Woman's Hour's Emma Barnett reveals her favourite 'pinch me' interview

·3 min read
LONDON, ENGLAND - MARCH 08: Emma Barnett speaks on stage as she attends the #March4Women 2020 event at the Southbank Centre on March 08, 2020 in London, England. The event is to mark International Women's Day. (Photo by Lia Toby/Getty Images)
Emma Barnett on stage at the #March4Women 2020 in London. (Getty Images)

Emma Barnett has spoken about her most memorable 'breathtaking' interviews, and they are two which show the range of the topics the broadcaster covers.

As a former Newsnight and BBC Radio 5 Live presenter, the now 37-year-old took over hosting BBC Radio 4's Woman's Hour in 2021.

She spoke to Kate Thornton on White White Question Time about the 'pinch me' moments of interviewing Kate Bush and Nazanin Zaghari-Ratcliffe, the British-Iranian aid worker who was jailed for six years after visiting her parents in Tehran and was released earlier this year.

Barnett said ever since she took over the Woman's Hour role, she had set a 'huge intention' to foreground Zaghari-Ratcliffe's story, and had interviewed her husband Richard on her first show as host.

Nazanin Zaghari-Ratcliffe Talks to Emma Barnett. (BBC)
Nazanin Zaghari-Ratcliffe Talks to Emma Barnett. (BBC)

She said: "The phrase 'pinch me' came to mind because I had interviewed Richard so many times over the last nearly six years and never met Nazanin.

"To meet her in the flesh, to see her was very emotional and very important."

WATCH: Emma Barnett on hosting Woman's Hour, her most memorable conversations and how she scooped a rare interview with Kate Bush

Describing it as a 'breathtaking moment' to interview Nazanin in person, Barnett nonetheless realised it was a bigger 'pinch me' moment for the former prisoner, having finally been released back to the UK in March this year.

She said that though she works in live broadcast every day, she knew when she was sharing the news of Zaghari-Ratcliffe's release, she was saying something that she would remember hearing.

"Sometimes a generation has those moments of when someone's been detained, or they followed their story, and then they're free," she explained.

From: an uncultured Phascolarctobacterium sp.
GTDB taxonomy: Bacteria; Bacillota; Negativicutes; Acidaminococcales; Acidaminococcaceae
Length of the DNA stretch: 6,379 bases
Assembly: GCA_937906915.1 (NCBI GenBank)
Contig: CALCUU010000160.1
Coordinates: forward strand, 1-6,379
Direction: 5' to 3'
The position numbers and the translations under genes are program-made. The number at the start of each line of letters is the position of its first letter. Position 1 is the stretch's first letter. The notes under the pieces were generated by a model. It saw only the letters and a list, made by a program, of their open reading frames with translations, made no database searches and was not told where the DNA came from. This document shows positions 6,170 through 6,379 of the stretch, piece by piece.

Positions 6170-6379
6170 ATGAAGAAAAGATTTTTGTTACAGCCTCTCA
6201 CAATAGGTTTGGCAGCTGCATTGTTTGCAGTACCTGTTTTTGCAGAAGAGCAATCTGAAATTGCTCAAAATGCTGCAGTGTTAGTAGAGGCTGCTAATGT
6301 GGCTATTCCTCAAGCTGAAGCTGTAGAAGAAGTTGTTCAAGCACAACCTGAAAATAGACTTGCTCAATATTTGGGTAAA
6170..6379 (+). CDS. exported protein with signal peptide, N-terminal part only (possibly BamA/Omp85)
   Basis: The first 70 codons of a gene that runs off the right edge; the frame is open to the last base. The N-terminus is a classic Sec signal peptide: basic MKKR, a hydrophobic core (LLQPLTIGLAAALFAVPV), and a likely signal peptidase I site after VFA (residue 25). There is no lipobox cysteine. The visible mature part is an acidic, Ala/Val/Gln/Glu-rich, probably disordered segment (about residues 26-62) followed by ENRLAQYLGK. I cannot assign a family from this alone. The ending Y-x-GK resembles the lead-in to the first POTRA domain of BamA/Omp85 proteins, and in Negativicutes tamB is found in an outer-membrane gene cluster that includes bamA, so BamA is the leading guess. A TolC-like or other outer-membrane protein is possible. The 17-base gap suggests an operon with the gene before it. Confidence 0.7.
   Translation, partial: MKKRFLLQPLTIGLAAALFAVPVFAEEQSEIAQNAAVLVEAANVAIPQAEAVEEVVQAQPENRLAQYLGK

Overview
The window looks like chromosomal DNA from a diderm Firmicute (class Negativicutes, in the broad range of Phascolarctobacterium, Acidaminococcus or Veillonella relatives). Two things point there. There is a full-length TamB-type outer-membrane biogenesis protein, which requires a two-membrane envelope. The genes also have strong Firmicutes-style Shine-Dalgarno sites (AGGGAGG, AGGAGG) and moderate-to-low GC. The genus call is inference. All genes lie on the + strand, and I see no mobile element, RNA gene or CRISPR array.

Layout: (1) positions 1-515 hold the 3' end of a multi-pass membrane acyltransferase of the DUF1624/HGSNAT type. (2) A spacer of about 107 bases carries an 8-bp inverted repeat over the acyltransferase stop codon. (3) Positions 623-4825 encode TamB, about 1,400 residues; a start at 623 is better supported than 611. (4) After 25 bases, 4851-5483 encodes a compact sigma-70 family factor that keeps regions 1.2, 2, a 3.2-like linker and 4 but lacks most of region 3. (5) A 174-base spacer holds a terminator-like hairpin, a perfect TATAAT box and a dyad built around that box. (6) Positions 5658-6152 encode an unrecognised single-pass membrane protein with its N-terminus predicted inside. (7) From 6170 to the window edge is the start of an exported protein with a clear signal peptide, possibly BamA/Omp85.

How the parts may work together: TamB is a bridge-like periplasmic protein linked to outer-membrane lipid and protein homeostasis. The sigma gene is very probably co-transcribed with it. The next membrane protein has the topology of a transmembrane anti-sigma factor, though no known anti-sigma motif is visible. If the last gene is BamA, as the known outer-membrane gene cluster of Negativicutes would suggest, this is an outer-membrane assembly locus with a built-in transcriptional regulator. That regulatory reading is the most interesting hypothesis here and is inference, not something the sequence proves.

Nazanin Zaghari-Ratcliffe with her husband Richard Ratcliffe, daughter Gabriella leaving 10 Downing Street, central London, after a meeting with Prime Minister Boris Johnson. (Photo by Victoria Jones/PA Images via Getty Images)
Nazanin Zaghari-Ratcliffe with her husband Richard Ratcliffe and daughter Gabriella leaving 10 Downing Street after a meeting with Prime Minister Boris Johnson. (PA Images via Getty Images)

"Hopefully, it's a good moment, it's a good news. They're still alive, they've made it. But I had a bit of an out of body, pinch me experience where I was also processing this right now, because I have really followed this story."

Listen to the full episode to hear Emma talk about interviewing Kate Bush, going into 'host mode' with her friends and family, and why she loves her landline phone so much

The Woman's Hour team also secured an exclusive interview with Kate Bush, who is very rarely in the limelight now, after her song Running Up That Hill stormed back up the charts thanks to an appearance on the Netflix show Stranger Things.

In a public statement, which Thornton described as 'rarer than hen's teeth', made after the interview, Bush praised Barnett and described herself as a 'great admirer' of the show and of the work she had done previously on Newsnight.

Barnett said the statement was 'really unexpected and very, very beautiful' and said it wasn't always the case that people would speak positively, or at all, after an interview with her.

AMSTERDAM, NETHERLANDS - 29th APRIL: English singer, musician and dancer Kate Bush posed in Amsterdam, Netherlands on 29th April 1979. (Photo by Gijsbert Hanekroot/Redferns)
Kate Bush, who has recently found a whole new generation of fans, pictured in 1979. (Redferns)

"It was a really lovely thing that she wrote," Barnett said. "When you are somebody who doesn't talk very much, trust is really important. And she doesn't speak publicly a lot.

"So to hear her, when I heard her voice, I think you can hear it in my voice. I sort of go: 'Hello.' Because it's Kate Bush!"

Read more: Kate Bush says 'Running Up That Hill' resurgence is 'extraordinary' in rare interview

Barnett said she didn't want to speak for Bush, but said she was 'such a humble woman', who 'obviously wanted to say hello to the new fans'.

She added: "There'a a whole generation just discovering Kate Bush for the very first time and they only think she's got one song. They've got such a treat ahead of them."

WATCH: Emma Barnett on the shocking first host of Woman's Hour

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